Reducing Environmental Risk

New Rules Governing Hazardous Waste Storage in New York City are Coming Into Effect: Will Your Facility be Ready?

In the wake of Hurricane Sandy, the New York City Council passed a flurry of laws designed to increase the resiliency of the City during future storm events. One of these laws, Local Law 143, requires operators of facilities that store hazardous substances to file additional information with the City under the Community Right to Know Program. Local Law 143, together with related amendments to the New York City Administrative Code, became effective March 30, 2014 and may change what your facility needs to report for 2015 reporting year. Will your facility be ready to comply with the new requirements? 

The New York City Community Right to Know Program is designed to provide citizens and emergency responders information on what hazards the local storage, processing, handling and use of certain hazardous substances may present to their communities. Similar to the federal Emergency Planning and Community Right-to-Know Act (EPCRA), it was like EPCRA enacted several years after an accidental release of chemicals in Bhopal, India that killed or injured more than two thousand people. After Hurricane Sandy-related flooding overwhelmed significant portions of New York City, the City Council decided that the program should be expanded to help prevent accidental releases of hazardous substances due to future hurricanes or other severe weather.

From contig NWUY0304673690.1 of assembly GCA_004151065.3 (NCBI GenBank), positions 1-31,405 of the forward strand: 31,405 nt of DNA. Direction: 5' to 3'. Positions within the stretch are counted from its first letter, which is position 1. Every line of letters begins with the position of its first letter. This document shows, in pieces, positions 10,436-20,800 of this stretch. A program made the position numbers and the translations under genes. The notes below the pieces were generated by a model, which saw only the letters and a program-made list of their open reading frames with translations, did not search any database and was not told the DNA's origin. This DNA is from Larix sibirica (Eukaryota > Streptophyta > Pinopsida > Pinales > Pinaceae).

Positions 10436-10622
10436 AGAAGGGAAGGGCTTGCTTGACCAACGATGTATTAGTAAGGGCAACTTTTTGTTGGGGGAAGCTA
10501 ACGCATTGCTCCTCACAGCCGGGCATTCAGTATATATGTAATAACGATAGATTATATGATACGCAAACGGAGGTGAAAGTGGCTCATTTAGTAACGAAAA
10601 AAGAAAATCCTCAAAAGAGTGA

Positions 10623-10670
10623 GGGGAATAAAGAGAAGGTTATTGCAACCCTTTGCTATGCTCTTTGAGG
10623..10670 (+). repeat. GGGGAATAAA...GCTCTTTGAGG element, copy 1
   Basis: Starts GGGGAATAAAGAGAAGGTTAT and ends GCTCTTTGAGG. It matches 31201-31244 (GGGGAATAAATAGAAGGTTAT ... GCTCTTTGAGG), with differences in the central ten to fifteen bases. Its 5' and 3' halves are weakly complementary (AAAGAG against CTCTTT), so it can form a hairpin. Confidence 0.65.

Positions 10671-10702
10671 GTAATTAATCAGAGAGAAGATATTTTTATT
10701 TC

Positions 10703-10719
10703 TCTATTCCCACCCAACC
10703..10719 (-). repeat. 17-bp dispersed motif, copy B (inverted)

For the 2015 reporting year, operators of facilities that store hazardous substances (as defined by the New York City Administrative Code) will be required to report to the Department of Environmental Protection (NYCDEP) the applicable “special flood hazard area zone” assigned to the facility by the New York City Building Code, as well as the applicable New York City Office of Emergency Management Coastal Storm and Hurricane Evacuation Zone that the facility is in, if any. In addition, the facility will have to report how its storage procedures take into account threats posed by flooding and extreme weather.

Most importantly, facilities will be required certify that all hazardous substances at the facility are stored in compliance with all applicable federal, state and local laws, rules, rules, and regulations. This certification should not be taken lightly, as Local Law 143 authorizes the NYCDEP to assess civil penalties of up to $10,000 for violations of the Community Right to Know law and regulations.

Finally, on or before January 1, 2015, the Commissioner of the NYCDEP will promulgate additional rules for siting and storing hazardous substances that take into account the special threats posed by extreme weather. For more information on these rules, stay tuned to the Periconi, LLC Environmental Law Blog, or contact one of the environmental lawyers at Periconi, LLC.



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